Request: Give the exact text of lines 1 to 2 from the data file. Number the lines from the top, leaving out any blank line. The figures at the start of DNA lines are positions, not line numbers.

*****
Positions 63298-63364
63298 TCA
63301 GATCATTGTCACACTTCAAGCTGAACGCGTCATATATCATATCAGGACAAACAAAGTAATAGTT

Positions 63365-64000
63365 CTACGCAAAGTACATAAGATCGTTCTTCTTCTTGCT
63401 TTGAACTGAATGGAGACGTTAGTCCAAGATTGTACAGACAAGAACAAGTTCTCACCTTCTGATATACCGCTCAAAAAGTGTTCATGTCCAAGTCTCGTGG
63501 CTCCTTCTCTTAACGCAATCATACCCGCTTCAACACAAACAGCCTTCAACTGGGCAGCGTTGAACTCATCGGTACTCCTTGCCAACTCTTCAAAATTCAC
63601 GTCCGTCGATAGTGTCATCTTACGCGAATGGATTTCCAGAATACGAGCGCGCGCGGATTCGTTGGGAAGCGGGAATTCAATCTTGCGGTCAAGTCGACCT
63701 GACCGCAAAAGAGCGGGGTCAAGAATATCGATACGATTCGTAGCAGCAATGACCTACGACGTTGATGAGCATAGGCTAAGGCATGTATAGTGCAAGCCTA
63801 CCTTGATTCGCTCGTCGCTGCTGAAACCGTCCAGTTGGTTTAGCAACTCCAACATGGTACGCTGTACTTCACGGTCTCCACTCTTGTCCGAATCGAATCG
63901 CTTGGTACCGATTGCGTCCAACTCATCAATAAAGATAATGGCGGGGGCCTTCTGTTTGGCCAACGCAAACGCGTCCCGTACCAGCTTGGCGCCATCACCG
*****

Positions 63298-63364
63298 TCA